This Is How to Get Business Returns from Service Anniversaries

By Brenda Pohlman

Man climbing up stepsRecognize This! — Does your service anniversary program suffer from low expectations? Set loftier goals as the first step in adopting a modern approach that delivers results.

Service anniversary recognition doesn’t typically make the news. So the recent story involving an absentee employee in Spain who was exposed by a long service award got my attention. As reported by El Mundo, the employee had been absent from his municipal job for six years while still on the payroll. He’d only been caught when his 20-year service anniversary came up and his manager attempted to deliver his long service award. As a proponent of service anniversary recognition, I’ve never touted this sort of discovery as one of its merits!

The topic of anniversary program benefits is a curious one. For years it was widely assumed there weren’t many, frankly. While we can’t expect them to carry the full load of our organization’s recognition needs, we should expect today’s programs to deliver results – because with a more modern approach they can. The days of these programs languishing as historical “must haves” while delivering no tangible return are over.

If you’re one of those who’s scratching your head wondering about the value of your own anniversary program you’re not alone. Last year’s SHRM / Globoforce Employee Recognition Report found that only 22% of the HR leaders surveyed describe their anniversary programs as excellent. Almost a third rated their program as fair or even poor. HR’s underwhelming assessment of its own initiatives might stem from this historic lack of ambition. According to the same survey, the primary reason most employers offer anniversary programs is to show appreciation to employees, which is certainly straightforward but perhaps not ambitious enough. Less frequently cited as program goals were increasing levels of employee happiness, emotional commitment and engagement. And surprisingly, the most naturally aligned ambition, retention improvement, is among the least anticipated benefits, with only 45% saying that better retention is an expected outcome of their anniversary program.

Much of the HR community has succumbed to decades of low expectations with these initiatives, and research shows that the results achieved reflect the low bar that’s been set. When we asked employees directly about these same topics in a survey the year prior, the majority reported an underwhelming experience with their company’s anniversary program. Employees’ expectations for a rewarding and meaningful experience have outpaced HR’s expectations for business impact, resulting in a situation where we’ve left a ton of opportunity on the table. The good news is we can catch up.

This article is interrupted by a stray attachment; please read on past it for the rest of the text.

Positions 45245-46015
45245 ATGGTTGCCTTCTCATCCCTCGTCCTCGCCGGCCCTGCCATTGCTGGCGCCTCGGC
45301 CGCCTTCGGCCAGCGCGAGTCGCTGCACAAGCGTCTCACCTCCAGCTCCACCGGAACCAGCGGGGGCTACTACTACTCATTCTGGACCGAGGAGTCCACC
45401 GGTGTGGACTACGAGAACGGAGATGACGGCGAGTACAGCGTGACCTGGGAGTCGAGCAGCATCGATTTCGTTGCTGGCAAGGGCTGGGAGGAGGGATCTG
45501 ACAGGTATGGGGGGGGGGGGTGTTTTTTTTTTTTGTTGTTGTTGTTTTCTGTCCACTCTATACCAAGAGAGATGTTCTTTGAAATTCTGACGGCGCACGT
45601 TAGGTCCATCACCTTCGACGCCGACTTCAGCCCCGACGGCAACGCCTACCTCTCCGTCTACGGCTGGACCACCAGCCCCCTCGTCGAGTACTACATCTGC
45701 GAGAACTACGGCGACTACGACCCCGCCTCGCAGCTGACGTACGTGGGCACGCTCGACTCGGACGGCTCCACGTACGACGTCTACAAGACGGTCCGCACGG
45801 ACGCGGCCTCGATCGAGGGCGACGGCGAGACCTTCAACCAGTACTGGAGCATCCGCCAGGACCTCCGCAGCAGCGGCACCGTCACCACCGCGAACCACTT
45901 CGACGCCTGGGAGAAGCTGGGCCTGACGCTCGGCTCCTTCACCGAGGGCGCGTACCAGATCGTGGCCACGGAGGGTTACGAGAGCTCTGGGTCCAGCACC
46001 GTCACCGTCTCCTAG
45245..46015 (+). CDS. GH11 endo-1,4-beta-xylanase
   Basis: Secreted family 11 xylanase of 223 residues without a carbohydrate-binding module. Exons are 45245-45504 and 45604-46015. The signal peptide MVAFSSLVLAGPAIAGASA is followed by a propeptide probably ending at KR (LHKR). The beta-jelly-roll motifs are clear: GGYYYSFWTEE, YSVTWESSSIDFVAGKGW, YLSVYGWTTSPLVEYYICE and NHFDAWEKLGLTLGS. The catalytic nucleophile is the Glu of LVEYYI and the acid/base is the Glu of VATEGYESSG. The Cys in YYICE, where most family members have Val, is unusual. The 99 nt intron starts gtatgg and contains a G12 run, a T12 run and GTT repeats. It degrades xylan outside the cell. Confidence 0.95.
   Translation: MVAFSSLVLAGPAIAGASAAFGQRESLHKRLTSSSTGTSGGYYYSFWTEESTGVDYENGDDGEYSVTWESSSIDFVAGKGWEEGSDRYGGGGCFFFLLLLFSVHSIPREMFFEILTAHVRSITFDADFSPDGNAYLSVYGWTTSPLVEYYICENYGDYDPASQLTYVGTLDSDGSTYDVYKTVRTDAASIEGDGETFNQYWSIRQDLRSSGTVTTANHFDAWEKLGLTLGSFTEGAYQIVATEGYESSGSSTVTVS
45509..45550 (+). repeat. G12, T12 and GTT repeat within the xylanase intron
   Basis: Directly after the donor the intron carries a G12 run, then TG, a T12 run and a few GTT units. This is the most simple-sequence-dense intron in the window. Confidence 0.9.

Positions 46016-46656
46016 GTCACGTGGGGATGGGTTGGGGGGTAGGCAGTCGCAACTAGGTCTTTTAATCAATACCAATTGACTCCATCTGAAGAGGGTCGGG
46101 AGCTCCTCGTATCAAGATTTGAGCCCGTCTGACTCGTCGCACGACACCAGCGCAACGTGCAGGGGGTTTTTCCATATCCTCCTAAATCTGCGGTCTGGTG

Consider what you’re offering today and focus on improvements in these areas:

  • Reward choice
  • Consistency
  • Coworker involvement
  • Emotional impact and personal feel

A word of caution about letting the pendulum swing too far in the other direction. No matter how well your program ticks the boxes above, it will be most effective as a component of a comprehensive, global recognition strategy. As the service anniversary experience evolves to deliver more than it used to, it can’t substitute for a corporate-wide commitment to day-to-day social recognition linked to your business strategy.

While improvements in retention and engagement seem mundane compared to the outcome of the recent news-making service award, there’s proof positive that this is exactly what we should expect. Think big about what can be achieved with a modern approach to service anniversary recognition and watch it deliver.

Brenda Pohlman

About Brenda Pohlman

A senior recognition strategist and consultant for Globoforce, Brenda Pohlman might better be called a Recognition Detective. Brenda spends her days helping customers uncover and assess recognition practices and set new directions to achieve strategic goals. She has spent the majority of her career consulting with companies on a wide range of HR practices including employee engagement, performance management, rewards & recognition, talent assessment, and training. Brenda holds a B.A. in Psychology from Boston University.

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